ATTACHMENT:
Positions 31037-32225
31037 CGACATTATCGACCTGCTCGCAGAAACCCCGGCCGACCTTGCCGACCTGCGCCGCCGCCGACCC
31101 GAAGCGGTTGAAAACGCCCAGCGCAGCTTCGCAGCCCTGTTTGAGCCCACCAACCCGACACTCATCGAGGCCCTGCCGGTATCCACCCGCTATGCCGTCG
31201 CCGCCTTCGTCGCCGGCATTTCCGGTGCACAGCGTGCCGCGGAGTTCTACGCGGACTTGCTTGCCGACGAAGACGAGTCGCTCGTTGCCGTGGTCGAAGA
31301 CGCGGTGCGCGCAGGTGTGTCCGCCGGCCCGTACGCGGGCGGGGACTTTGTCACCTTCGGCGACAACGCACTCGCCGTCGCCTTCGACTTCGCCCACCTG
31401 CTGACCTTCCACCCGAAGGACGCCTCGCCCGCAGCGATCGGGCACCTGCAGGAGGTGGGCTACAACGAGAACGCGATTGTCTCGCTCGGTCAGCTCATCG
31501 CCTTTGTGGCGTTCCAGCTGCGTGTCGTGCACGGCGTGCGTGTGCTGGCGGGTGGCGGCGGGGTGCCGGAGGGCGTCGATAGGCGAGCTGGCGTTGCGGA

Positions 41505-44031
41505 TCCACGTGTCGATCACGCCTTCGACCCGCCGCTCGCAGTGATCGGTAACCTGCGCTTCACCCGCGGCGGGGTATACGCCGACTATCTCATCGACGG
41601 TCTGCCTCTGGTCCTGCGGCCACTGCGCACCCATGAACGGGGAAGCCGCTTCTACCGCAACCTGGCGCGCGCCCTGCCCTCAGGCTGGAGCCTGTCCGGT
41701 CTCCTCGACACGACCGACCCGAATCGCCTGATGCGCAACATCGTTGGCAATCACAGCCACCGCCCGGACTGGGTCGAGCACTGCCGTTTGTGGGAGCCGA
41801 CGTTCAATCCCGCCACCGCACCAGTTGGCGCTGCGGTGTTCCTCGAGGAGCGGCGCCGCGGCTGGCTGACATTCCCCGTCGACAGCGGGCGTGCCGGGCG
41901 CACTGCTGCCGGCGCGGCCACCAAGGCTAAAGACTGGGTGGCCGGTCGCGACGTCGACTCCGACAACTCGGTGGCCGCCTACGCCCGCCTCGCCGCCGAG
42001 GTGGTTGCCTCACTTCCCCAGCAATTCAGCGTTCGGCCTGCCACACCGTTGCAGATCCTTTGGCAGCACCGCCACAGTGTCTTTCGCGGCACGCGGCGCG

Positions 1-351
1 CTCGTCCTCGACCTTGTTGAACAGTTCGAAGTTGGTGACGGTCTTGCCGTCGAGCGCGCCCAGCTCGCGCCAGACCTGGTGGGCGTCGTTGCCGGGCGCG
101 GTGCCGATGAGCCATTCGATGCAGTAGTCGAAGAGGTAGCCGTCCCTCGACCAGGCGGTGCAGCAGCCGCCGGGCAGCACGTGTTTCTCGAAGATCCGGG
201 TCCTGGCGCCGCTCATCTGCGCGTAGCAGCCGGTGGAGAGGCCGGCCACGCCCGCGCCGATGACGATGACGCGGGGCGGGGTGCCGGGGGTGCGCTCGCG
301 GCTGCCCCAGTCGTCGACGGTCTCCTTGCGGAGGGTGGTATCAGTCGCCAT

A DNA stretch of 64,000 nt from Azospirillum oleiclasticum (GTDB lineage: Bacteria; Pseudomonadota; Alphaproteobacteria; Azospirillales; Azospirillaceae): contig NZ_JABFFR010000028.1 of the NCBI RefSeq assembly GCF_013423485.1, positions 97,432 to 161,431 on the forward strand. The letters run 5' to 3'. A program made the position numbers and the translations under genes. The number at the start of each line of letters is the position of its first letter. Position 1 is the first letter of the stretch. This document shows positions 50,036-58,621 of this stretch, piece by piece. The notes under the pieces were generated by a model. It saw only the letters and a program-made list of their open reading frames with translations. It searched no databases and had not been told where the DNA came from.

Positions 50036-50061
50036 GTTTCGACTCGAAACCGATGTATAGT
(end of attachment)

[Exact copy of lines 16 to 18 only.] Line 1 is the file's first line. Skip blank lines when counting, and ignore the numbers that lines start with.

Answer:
1 CTCGTCCTCGACCTTGTTGAACAGTTCGAAGTTGGTGACGGTCTTGCCGTCGAGCGCGCCCAGCTCGCGCCAGACCTGGTGGGCGTCGTTGCCGGGCGCG
101 GTGCCGATGAGCCATTCGATGCAGTAGTCGAAGAGGTAGCCGTCCCTCGACCAGGCGGTGCAGCAGCCGCCGGGCAGCACGTGTTTCTCGAAGATCCGGG
201 TCCTGGCGCCGCTCATCTGCGCGTAGCAGCCGGTGGAGAGGCCGGCCACGCCCGCGCCGATGACGATGACGCGGGGCGGGGTGCCGGGGGTGCGCTCGCG